Your investment portfolio can get depressed too! For sure, falling back when daylight savings time ends is always a bit of a bummer. And changing the clocks is an un-fun time of year for many too. But for me — I want to yell at the sky where the sun used to be. Yep, I’m probably just dealing with “The SADs”, but now I may have to deal with a depressed investment portfolio too? Gaw. There’s help.
About the SADs. It’s too real!
Seasonal Affective Disorder (SAD) is a type of depression we humans can experience when our exposure to sunlight changes. Researchers say SAD can lead to low mood, restless sleep, and loss of interest in the fun stuff in life. I knew humans can get SAD, but what I didn’t know is SAD can make your investment portfolio depressed too.
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Enter the research of Dr. Lisa Kramer, a University of Toronto finance professor. Dr. Kramer specializes in the interdisciplinary field of of behavioral finance, which blends psychology and economics to study markets and financial decision making.
It turns out SAD sufferers and those who experience seasonal mood fluctuations may be harming their finances as the seasons change.
Your investment portfolio risk tolerance can change seasonally
“Starting with Fall Equinox, what we find in financial markets is that individuals are less interested in holding risky assets and more interested in holding safer assets as they become influenced by this reduction in light,” says Dr. Kramer. “We become averse to holding stocks, and perhaps more interested in holding safe bonds.”
What’s the problem with taking on less investment risk?
“The implication is that people who are willing to hold those riskier assets during those darker seasons earn a much higher return on average than those people who sit out that time of the year,” she says.
Financial risk tolerance relates to the amount of market volatility – all the ups and downs – an investor can handle, along with their ability deal with an investment portfolio loss. Financial planners often gauge investor risk with a client questionnaire, and categorize investing styles as aggressive, moderate or conservative.
So an aggressive investor with a high risk tolerance is far more willing to risk losing money for potentially better results, while a conservative investor with a low risk tolerance prefers investments that maintain their investment.
Related: Behavioral Economics: Rewire your brain to master money
But based on Dr. Kramer’s study, “Seasonal Affective Disorder and Risk Aversion in Financial Decision Making” (PDF), investor tolerance for risk may have a seasonal component and be far less static than the one-time answers provided by a financial planner’s client risk questionnaire.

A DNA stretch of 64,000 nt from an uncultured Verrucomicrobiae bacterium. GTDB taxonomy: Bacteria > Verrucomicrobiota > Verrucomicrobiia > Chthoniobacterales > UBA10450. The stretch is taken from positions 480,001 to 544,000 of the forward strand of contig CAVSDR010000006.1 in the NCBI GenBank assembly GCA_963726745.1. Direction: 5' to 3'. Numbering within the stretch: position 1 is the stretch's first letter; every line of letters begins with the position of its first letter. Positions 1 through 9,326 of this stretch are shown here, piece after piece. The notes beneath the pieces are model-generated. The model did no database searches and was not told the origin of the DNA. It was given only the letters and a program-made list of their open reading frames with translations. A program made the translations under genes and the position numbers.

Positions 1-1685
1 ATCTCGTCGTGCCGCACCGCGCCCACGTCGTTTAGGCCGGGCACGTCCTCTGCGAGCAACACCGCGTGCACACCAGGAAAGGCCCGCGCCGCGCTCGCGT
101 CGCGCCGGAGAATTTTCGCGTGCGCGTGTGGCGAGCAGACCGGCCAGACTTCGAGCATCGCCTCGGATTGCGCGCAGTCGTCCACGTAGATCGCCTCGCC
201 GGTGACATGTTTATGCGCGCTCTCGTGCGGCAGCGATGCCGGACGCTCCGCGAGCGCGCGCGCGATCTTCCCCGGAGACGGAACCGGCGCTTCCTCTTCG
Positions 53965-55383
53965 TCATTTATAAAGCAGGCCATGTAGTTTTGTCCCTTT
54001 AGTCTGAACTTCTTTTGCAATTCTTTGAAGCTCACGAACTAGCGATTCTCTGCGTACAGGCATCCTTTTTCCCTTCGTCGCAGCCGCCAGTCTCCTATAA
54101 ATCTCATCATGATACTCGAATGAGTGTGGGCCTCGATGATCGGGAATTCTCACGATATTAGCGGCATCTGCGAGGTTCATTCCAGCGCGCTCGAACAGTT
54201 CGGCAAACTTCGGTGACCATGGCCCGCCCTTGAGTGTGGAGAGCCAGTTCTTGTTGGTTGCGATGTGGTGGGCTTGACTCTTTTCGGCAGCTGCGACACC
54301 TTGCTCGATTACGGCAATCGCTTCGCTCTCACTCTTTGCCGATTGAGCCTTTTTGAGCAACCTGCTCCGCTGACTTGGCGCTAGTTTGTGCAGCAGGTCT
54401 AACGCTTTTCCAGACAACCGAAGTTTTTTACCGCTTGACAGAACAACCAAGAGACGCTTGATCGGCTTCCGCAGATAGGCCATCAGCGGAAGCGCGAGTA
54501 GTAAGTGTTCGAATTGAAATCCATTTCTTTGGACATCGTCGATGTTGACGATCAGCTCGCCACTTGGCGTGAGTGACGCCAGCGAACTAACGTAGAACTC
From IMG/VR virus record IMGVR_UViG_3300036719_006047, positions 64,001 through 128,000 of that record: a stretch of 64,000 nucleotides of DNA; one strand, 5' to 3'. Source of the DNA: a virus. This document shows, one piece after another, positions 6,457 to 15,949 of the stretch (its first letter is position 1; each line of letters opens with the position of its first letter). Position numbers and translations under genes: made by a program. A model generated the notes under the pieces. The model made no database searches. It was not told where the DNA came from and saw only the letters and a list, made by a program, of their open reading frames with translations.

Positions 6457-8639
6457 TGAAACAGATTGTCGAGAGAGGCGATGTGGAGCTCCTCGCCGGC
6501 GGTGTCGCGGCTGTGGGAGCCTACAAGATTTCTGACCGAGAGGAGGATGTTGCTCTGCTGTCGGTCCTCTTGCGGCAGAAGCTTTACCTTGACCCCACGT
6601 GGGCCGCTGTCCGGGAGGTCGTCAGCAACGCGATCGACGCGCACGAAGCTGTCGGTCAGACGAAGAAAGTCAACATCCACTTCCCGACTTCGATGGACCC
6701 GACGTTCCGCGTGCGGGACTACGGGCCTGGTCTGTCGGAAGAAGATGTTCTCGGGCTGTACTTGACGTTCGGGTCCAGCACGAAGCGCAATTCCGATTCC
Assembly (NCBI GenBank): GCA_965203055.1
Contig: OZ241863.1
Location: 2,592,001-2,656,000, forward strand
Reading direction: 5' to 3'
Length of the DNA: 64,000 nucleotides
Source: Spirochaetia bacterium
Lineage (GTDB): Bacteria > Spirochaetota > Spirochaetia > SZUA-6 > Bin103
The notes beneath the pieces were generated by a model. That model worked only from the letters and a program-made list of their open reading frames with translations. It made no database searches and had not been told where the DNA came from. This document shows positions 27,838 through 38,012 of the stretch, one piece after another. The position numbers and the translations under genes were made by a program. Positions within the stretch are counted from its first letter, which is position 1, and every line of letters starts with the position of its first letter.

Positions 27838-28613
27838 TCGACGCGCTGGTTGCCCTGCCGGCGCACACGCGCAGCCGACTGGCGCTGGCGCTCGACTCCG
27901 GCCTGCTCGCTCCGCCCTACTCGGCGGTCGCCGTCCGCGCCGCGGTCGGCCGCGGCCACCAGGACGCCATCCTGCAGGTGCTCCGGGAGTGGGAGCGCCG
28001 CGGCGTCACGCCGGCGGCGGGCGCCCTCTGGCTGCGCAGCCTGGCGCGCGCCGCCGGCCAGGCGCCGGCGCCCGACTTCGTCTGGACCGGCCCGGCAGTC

“Our tolerance for financial risk is probably not a stable trait. It changes over time and just that awareness can help guide us towards a long term investment strategy that is going to be robust to changes in our risk preferences.”
Protecting your investment portfolio from ‘The SADs’
So what’s an investor who is affected by seasonality and a varying tolerance to financial risk to do?
“Markets will often drop in the Fall and some investors just can’t resist the impulse to sell everything, and that’s just the worst possible thing to do. We end up making the worst mistakes when we act impulsively in response to what’s going on in the markets,” says Dr. Kramer.
“The way to get around all of that is simply to buy and hold, develop an investment strategy that involves regular contributions to the portfolio, maybe periodic rebalancing every year or two in consultation with a professional or in accordance with a long term set of goals.”
Related: Money Goals: How To Set Financial Goals That Slay
While we cannot prevent the shortening of days in the winter months nor the jolt from the end of daylight savings time, awareness of how seasons can affect mood and tolerance for financial risk can help you make the right investment portfolio decisions.
Checking in with a financial planner to reevaluate your risk profile is solid way to be sure your portfolio meets your long term needs. And having a plan you can stomach year-round can let you hibernate through the winter until the sun shines again.
Love love love,
Some Hugs: If you suffer from depression — I’ve been there. Here’s my very personal story: Daddy plays. Mommy cries.
Very interesting article, I never thought about this effect of seasonality!
What you lay out in the article asks for ever bigger discipline and automation of your investment. If you regularly invest in an ETF and otherwise don’t touch your investment portfolio, you can therefore master the risk laid out in your article. In other words, you are bringing forward yet an other argument which speaks against active investment strategies!
Really interesting article. There are so many factors to consider when investing. The main take away for me is that setting up automtic investmetns will serve you well. Once they are set up it takes a lot of effort to stop the investments. As a results it stops me from not investing or changing my stratgy every time the market slows down.
Interesting! I’ve never considered how SADs could affect investment behavior. I completely agree with Laura above that the best play is to regularly invest and generally ignore what the market is doing that day or that week.
Great point here. Investing is such a balance between EQ and IQ. Being self-aware of how you are personally wired to changes is equally as important as your market knowledge.
Thank you for putting this out!
Great post. I just buy monthly in the market, and decide on what to buy on what has dropped in % of my portfolio. If you invest in certain markets (e.g. stocks, bonds, gold, REITs) there is always a market lagging behind. For me, it helps with dealing with the downturns in my portfolio.
Great article Kerry! It was very helpful, thank you for sharing!